Malaria Vaccine

Period of Performance: 08/01/1998 - 01/31/1999


Phase 1 SBIR

Recipient Firm

Immune Complex Corporation
San Diego, CA 92121
Principal Investigator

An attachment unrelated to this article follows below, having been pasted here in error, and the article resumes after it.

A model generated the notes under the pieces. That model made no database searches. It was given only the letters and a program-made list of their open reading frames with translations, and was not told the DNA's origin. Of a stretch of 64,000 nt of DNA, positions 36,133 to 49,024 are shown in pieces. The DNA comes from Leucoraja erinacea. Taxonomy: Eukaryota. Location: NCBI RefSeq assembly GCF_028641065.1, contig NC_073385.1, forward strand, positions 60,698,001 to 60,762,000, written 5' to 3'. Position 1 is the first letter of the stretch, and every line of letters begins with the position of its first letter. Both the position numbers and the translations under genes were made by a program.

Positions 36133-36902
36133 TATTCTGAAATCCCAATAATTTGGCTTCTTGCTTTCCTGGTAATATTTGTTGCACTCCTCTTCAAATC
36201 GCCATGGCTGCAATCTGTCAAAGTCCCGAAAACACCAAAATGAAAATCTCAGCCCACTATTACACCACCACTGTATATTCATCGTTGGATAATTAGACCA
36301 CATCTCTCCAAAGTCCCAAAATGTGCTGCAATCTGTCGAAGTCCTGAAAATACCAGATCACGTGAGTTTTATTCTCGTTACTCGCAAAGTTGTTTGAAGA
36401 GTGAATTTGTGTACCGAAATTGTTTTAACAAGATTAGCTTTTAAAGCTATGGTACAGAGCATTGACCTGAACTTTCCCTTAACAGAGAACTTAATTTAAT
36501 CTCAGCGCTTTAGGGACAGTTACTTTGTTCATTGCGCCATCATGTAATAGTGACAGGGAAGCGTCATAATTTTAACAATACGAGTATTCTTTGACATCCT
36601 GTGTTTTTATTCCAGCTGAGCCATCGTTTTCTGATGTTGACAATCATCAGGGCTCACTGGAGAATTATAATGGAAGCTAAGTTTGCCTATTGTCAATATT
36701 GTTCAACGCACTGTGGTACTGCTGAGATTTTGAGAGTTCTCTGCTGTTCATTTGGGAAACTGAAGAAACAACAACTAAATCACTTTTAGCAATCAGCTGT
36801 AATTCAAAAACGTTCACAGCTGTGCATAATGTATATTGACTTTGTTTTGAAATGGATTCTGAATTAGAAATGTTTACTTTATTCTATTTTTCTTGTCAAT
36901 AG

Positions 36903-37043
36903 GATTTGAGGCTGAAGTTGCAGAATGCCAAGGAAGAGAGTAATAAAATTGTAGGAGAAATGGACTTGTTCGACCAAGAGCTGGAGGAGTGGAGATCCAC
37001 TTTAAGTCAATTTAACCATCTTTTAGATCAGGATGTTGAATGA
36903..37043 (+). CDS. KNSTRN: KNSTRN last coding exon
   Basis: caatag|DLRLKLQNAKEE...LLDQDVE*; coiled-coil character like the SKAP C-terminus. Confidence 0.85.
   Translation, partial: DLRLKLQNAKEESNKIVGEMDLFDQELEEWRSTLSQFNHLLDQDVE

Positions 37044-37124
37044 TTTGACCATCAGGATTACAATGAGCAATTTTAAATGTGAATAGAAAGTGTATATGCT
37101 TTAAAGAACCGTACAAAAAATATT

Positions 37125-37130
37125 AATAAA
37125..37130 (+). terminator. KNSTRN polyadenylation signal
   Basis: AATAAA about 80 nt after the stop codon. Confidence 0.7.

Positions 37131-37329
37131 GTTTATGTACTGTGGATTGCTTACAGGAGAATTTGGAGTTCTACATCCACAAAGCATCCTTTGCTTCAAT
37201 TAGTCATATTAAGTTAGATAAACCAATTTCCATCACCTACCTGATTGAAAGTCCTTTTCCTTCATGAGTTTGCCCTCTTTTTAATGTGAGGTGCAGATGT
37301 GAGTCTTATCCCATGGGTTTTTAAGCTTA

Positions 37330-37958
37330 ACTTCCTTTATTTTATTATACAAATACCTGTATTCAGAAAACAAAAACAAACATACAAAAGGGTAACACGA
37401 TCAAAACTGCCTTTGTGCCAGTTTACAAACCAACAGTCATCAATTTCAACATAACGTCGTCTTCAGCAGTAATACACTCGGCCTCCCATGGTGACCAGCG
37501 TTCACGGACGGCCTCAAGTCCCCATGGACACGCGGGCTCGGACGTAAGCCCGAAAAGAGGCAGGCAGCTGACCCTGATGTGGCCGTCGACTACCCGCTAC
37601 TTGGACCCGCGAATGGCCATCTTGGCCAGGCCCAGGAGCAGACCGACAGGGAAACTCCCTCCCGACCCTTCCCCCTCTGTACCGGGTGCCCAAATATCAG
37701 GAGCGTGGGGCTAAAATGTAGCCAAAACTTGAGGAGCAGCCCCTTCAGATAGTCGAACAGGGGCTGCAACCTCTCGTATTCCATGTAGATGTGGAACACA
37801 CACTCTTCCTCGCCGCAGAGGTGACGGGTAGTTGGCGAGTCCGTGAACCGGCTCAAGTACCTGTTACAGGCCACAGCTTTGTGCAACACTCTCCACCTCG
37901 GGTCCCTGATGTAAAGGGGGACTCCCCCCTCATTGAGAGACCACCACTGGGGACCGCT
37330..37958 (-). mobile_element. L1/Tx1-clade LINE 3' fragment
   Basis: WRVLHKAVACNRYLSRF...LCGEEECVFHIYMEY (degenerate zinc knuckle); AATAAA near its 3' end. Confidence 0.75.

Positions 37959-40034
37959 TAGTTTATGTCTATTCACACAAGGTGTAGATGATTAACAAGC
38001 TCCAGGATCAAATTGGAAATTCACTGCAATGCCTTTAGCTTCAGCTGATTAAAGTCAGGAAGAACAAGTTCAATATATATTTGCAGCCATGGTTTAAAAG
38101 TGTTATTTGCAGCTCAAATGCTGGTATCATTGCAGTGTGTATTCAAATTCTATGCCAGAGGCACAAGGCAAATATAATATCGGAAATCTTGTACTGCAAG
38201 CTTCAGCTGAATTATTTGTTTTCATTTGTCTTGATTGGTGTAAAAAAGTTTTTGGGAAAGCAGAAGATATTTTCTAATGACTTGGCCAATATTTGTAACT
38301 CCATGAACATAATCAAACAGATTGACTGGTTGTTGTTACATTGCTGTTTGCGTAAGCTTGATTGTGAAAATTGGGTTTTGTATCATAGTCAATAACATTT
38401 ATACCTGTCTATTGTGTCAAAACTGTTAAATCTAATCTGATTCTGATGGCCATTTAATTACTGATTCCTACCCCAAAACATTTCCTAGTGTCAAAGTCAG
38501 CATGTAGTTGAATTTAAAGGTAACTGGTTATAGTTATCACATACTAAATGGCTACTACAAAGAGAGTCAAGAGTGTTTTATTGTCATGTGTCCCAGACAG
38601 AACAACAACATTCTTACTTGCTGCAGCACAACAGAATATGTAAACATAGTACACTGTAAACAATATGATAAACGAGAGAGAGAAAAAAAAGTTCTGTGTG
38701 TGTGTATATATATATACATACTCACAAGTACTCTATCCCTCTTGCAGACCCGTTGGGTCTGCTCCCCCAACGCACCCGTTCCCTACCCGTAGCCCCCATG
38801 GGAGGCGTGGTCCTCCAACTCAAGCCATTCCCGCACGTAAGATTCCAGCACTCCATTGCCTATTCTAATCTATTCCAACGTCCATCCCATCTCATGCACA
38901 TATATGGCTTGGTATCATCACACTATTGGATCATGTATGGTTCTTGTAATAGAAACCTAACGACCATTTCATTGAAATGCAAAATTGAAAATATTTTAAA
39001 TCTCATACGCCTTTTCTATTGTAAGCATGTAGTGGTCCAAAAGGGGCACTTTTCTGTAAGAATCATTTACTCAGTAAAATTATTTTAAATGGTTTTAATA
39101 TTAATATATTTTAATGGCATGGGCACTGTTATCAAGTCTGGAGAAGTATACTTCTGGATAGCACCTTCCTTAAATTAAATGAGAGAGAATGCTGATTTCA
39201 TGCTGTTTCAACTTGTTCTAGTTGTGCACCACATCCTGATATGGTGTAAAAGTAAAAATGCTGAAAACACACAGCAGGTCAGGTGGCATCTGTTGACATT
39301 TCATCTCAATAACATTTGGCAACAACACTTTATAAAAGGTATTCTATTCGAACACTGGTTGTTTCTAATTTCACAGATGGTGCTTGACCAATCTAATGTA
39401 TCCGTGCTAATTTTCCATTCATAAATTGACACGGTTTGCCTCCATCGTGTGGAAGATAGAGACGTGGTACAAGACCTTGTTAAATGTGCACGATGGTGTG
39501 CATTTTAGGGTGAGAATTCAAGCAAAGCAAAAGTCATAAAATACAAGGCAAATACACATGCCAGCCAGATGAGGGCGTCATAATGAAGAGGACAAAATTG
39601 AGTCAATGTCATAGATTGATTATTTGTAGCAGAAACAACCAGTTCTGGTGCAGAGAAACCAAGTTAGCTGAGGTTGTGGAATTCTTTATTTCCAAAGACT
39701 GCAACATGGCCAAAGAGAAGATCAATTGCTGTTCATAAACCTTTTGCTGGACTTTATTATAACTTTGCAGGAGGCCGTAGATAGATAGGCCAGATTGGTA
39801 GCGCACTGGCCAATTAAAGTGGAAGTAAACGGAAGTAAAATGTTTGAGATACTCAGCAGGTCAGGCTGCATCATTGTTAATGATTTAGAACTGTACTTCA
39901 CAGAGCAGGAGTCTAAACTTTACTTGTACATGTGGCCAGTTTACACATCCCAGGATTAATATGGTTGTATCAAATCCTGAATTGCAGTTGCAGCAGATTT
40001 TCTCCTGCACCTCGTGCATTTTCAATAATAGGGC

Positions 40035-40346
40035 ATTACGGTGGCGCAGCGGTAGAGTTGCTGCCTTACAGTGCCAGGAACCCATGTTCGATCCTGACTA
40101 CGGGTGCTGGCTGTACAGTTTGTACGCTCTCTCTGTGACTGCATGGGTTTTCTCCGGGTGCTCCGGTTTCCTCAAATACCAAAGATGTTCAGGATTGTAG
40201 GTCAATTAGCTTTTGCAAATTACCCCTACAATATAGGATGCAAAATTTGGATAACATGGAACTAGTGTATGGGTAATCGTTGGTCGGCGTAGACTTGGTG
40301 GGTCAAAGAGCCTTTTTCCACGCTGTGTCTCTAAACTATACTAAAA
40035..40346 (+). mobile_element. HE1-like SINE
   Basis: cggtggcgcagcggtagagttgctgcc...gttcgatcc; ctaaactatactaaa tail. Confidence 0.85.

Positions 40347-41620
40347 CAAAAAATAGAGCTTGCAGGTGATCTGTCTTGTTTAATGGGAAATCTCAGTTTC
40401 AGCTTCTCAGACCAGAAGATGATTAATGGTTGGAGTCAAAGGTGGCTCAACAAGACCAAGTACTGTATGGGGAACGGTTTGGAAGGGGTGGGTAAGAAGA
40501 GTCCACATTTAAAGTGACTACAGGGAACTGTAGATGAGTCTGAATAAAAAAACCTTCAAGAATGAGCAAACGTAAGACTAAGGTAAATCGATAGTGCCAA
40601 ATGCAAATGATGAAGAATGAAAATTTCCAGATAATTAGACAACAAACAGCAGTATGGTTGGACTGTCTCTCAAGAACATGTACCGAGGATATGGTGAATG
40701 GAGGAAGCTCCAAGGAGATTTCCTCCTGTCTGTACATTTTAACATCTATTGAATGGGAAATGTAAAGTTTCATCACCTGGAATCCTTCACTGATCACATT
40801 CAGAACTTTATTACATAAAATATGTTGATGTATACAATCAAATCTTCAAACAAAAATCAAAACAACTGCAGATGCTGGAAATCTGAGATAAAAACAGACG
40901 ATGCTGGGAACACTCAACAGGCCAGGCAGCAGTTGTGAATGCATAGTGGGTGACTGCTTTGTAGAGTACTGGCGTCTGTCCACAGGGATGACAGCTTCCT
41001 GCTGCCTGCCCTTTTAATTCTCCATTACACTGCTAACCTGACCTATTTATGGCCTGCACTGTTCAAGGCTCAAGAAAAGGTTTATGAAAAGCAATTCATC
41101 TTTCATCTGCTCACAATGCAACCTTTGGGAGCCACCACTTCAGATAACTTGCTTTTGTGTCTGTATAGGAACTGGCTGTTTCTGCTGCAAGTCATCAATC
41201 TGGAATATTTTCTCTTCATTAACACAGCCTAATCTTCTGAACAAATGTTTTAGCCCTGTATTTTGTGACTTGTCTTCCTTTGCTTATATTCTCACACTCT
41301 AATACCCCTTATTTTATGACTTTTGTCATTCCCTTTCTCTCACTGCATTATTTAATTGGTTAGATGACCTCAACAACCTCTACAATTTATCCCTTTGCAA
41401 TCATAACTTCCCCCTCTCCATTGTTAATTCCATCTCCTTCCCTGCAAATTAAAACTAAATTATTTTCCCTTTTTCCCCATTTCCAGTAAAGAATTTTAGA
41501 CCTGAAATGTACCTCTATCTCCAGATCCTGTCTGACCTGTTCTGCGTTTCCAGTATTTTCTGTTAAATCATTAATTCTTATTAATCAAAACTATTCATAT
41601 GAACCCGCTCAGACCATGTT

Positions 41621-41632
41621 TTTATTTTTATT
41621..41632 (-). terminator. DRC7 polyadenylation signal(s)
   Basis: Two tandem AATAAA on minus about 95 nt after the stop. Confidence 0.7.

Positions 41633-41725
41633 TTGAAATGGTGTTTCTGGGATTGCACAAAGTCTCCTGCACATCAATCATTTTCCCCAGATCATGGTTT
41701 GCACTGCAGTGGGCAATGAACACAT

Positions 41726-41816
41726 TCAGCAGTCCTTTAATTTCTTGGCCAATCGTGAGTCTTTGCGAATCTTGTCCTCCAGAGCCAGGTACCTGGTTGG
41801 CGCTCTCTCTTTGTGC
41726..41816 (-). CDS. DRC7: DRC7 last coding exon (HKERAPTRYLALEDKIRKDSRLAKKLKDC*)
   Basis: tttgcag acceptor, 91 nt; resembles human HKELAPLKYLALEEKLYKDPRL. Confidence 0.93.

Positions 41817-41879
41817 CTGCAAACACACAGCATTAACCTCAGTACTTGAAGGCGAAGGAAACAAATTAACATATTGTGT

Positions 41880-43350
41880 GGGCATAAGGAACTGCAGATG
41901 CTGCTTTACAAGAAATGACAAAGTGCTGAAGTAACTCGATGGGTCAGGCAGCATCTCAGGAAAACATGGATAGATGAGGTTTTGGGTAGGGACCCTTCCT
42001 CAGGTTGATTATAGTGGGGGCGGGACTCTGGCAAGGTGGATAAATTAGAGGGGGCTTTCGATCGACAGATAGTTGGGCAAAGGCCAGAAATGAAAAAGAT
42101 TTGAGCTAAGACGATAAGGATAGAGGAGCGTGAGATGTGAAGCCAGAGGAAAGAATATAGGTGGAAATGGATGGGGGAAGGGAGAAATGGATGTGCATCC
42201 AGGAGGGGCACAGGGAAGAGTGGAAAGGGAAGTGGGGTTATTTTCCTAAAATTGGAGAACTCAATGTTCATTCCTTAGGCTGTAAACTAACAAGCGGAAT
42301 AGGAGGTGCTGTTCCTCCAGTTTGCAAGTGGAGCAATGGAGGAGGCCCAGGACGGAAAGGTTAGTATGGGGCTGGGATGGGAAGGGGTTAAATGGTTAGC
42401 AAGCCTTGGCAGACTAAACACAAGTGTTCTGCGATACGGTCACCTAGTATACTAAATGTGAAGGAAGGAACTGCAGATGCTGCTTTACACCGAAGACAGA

Pre-erythrocytic stage malaria vaccines aim to block hepatocyte entry by sporozoites and/or release of merozoites into the blood stream, thereby circumventing the disease process and rendering the host non- infectious. The primary target of this class of vaccines is the circumsporozoite protein (CS), which is a major constituent of the sporozoite coat when it enters the host. Pre-erythrocytic immunity has been demonstrated by immunization with the CS-NANP repeat epitope, passive transfer of antibodies specific for anti-NANP repeat epitope, and immunization with irradiated sporozoites. In animal models the immunodominant CS-repeat epitope from either P.bergeii or P.yoelli, displayed on hepatitis B core particles, successfully protected >90% of animals against infection. Preliminary studies of HBc particles engineered to deliver the CS-repeat from the human parasite P.falciparum are promising, but in need of optimization. The focus of this work is to optimize the immunogenicity of the P.falciparum particle to attain the high immunogenicity and absence of genetic restriction observed with P.bergeii and P.yoelli particles. This will be achieved by optimizing the presentation of the NANP repeat epitope at the surface of HBc and incorporating a universal malaria- specific T cell epitope. Once identified, this vaccine candidate will be the subject of clinical testing during phase II. PROPOSED COMMERCIAL APPLICATION: Malaria is by far the world's most important tropical parasitic disease, and kills more people than any other communicable disease, with the exception of tuberculosis. Malaria is a public health problem in more than 90 countries, inhabited by a total of 2.4 billion people - 40% of the world's population. Mortality due to malaria is estimated to be in the range of 1.5 to 2.7 million deaths each year, according for one person every 12 seconds. There are 7 million travelers from the U.S. each year to endemic areas.